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Employers help offset cost-shifting with HSA contributions
Annual family premiums for employer-sponsored health insurance rose an average of 3 percent to $18,142 this year, a modest increase at a time when workers' wages (2.5 percent) and inflation (1.1 percent) also grew modestly.
Workers on average contribute $5,277 annually toward their family premiums, according to the benchmark
2016 Employer Health Benefits Survey, released in September by two nonprofit health research organizations: the Kaiser Family Foundation (KFF) and the Health Research & Educational Trust (HRET). The survey is based on responses from more than 1,900 small and large employers contacted through June 2016.
This year's low family premium increase is similar to last year's (4 percent) and reflects a significant slowdown over the past 15 years. "We're seeing premiums rising at historically slow rates, which helps workers and employers alike, but it's made possible in part by the more rapid rise in the deductibles workers must pay," said KFF President and CEO Drew Altman.
The recent trend in part reflects covered workers moving into high-deductible consumer-directed health plans (CDHPs) compatible with health savings accounts (HSAs) or tied to health reimbursement arrangements (HRAs)—here's how HSAs and HRAs differ. These plans have lower average premiums than other plan types.
In 2016, 29 percent of all workers were in CDHPs, up from 20 percent in 2014, while a shrinking share of workers (48 percent in 2016, down from 58 percent in 2014) are enrolled in preferred provider organization (PPO) plans, which have higher-than-average premiums.
These shifts effectively reduced the average premium increase by half a percentage point in each of the past two years, the analysis shows. Premiums for single coverage now average $6,435 annually, of which workers contribute $1,129 on average.
Source: Kaiser Family Foundation/Health Research & Educational Trust.
In other findings from the survey:
In some cases, employers make contributions to HSAs or HRAs to help workers pay part or all of their deductible expenses, thereby reducing their effective deductible. Counting employer contributions this way would reduce the share of covered workers with deductibles of at least $1,000 to 38 percent.
Spouse and Dependent Coverage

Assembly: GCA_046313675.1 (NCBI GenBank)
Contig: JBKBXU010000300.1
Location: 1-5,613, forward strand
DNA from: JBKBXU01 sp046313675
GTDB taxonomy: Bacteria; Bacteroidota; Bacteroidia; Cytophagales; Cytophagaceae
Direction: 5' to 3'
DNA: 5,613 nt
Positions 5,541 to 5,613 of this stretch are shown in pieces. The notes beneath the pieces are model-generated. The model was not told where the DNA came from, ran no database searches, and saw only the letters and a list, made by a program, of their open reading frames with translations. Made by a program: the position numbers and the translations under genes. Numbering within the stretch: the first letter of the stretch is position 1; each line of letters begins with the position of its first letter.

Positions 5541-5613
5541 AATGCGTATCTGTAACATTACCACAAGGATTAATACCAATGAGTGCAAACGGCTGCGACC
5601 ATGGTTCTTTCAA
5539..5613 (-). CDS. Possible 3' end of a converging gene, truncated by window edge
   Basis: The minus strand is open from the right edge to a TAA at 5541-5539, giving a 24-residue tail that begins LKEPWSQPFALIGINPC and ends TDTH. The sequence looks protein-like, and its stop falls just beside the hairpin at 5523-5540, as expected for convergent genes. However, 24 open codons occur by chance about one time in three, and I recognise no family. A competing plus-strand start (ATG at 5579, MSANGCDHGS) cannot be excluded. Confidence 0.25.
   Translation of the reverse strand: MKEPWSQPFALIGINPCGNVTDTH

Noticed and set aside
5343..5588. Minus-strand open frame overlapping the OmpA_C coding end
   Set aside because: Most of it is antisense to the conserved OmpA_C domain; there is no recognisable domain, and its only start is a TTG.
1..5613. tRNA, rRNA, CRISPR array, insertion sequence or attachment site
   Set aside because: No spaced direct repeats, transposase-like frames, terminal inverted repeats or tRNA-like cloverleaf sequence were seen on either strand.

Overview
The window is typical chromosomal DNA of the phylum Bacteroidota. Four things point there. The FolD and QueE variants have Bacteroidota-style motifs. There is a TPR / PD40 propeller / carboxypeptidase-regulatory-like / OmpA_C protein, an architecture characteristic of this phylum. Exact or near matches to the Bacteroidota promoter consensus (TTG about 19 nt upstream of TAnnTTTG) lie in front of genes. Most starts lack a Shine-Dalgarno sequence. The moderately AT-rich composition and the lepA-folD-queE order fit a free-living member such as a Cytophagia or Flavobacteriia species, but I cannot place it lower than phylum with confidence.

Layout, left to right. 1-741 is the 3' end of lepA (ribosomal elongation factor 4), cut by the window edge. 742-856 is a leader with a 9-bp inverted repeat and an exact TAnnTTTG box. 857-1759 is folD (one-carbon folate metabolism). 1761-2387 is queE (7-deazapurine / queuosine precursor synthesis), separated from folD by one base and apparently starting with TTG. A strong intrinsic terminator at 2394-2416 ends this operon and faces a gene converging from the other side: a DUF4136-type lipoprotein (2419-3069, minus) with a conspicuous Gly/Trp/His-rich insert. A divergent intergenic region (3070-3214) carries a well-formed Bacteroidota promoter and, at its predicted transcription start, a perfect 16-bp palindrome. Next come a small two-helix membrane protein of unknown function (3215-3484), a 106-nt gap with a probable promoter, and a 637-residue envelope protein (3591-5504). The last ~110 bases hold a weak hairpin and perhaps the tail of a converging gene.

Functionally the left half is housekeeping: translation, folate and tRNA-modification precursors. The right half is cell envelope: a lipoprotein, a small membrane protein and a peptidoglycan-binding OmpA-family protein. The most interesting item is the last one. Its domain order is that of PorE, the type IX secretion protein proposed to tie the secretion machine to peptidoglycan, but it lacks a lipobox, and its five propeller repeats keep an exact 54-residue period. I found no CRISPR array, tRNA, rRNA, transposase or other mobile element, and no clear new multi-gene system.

While most employers who provide health benefits offer coverage to workers' spouses, some employers limit spouses from enrolling in coverage, the survey revealed. For example, among employers that offer spousal coverage:
Among firms offering family coverage, 45 percent of small businesses and 18 percent of larger ones contribute the same dollar amount toward premiums for workers whether they enroll their dependents or not. This in effect requires workers to pay the full costs of enrolling their dependents.
"Particularly for workers at small firms, these limitations and incentives can create challenges for low-income workers to afford health coverage for their families," said study lead author Gary Claxton, a KFF vice president and director of the health care marketplace project.
Premium Forecasts Vary
A separate study released in September by HR consultancy Mercer shows that, as premium cost growth stablizes, employers are shifting their focus away from health plan cost-cutting in 2017.
Preliminary findings from HR consultancy Mercer's
National Survey of Employer-Sponsored Health Plans 2016 are based on about 1,277 employers surveyed in August, showing that:
The difference between the underlying cost growth and the actual cost growth after making plan design changes indicates "how much or little employers are cutting health plan value by raising deductibles or other cost-sharing provisions," according to the report. "A difference of just 1.5 percentage points for 2017 suggests employers do not plan to do much cost-shifting. For the past eight years, the difference has been approximately 3 percentage points and has not been less than 2 points."
"This is an impressive achievement," said Tracy Watts, senior partner and Mercer's leader for health reform. "But with health benefit cost increases still double or triple inflation, we can't declare the problem solved."
Source: Mercer’s National Survey of Employer-Sponsored Health Plans.
The premium increase forecasts shown in the Mercer and KFF/HRET surveys are lower than projections released last month by the nonprofit National Business Group on Health, which
predicts benefit cost increases at large U.S. employers to hold steady at 6 percent, with many employers expected to keep increases to 5 percent by making design changes to their plans.
Projected increases in plan premiums can vary based on the survey sample and methodology.
Related SHRM Article:
Health Benefits Take Bigger Bite Out of Paychecks,
SHRM Online Benefits, September 2016
Employers Project Health Premium Hike of 6% in 2017, SHRM Online Benefits, August 2016
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